Mueller said his team unsuccessfully tried for a year to reach agreement with Trump to give testimony in person, but the president only answered some questions in writing and not about alleged obstruction.

He said the written responses were “not as useful as the interview would be,” but that prosecutors felt they were running out of time to subpoena Trump and then engage in a lengthy legal battle with the president’s lawyers over whether he would be compelled to testify in person.

Congressman Jim Sensenbrenner questions former special counsel Robert Mueller during the House Judiciary Committee hearing on his report on Russian election interference, on Capitol Hill, in Washington, July 24, 2019.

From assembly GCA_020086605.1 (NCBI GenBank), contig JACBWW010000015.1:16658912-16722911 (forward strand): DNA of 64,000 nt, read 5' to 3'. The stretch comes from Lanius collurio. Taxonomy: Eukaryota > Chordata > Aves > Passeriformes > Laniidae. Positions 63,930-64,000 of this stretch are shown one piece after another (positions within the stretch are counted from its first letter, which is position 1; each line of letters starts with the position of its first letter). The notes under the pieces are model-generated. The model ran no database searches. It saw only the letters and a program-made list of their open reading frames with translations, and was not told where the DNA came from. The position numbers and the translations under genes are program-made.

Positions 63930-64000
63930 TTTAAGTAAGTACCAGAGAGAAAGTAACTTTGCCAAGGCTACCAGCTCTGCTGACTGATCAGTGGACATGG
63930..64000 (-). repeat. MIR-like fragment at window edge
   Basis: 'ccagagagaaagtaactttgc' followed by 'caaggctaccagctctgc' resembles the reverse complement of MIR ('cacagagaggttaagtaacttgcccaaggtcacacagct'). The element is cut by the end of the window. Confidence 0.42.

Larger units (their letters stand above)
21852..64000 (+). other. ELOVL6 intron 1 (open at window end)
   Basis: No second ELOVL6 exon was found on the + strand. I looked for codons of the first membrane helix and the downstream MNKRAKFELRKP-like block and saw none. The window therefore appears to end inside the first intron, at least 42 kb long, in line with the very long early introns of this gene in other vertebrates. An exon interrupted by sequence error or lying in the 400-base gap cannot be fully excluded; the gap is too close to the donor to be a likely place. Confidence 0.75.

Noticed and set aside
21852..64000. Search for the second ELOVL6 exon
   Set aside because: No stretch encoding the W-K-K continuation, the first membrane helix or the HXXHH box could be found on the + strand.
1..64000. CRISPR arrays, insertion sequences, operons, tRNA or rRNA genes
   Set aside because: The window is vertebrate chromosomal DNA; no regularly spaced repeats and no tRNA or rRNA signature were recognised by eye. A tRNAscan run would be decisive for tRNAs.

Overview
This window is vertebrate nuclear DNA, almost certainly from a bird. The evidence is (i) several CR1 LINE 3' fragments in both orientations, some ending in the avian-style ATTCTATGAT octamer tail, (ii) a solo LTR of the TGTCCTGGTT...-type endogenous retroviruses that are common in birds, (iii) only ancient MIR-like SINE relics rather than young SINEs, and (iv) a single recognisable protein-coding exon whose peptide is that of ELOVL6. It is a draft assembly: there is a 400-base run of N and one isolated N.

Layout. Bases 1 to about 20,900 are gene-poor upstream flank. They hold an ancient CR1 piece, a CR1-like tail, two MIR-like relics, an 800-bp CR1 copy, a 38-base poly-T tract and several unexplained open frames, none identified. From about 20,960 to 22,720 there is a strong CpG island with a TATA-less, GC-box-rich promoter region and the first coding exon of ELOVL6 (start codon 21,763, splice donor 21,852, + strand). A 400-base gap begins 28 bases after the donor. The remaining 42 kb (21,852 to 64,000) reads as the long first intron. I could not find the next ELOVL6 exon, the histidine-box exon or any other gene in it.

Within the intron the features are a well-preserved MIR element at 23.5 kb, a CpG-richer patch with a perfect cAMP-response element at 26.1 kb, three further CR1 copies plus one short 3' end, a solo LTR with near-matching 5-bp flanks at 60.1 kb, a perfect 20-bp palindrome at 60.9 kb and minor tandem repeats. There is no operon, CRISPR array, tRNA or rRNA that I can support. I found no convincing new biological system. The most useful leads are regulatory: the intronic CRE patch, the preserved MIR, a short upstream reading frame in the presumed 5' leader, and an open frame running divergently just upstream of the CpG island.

Republicans frustrated, too

Mueller, hewing closely to his report’s findings, acknowledged to Republican Congressman Doug Collins that his investigators concluded there was insufficient evidence to charge Trump or any of his 2016 campaign staff with conspiring with Russia to help Trump win a four-year term in the White House.

Another Republican, Congressman James Sensenbrenner, attacked Mueller for continuing his probe even knowing that Trump could not be charged with a crime, although Mueller said that was permissible under Justice Department guidelines.

“If you’re not going to indict the president, then you’re just going to continue fishing, that’s my opinion,” Sensenbrenner said.

Lawmakers on the House Intelligence Committee, who conducted the afternoon session, asked Mueller about his findings on how Russia interfered in the election to help Trump defeat Democrat Hillary Clinton, his 2016 opponent. Democrats and Republicans alike had trouble getting Mueller to say anything of substance beyond confirming what was already in his report.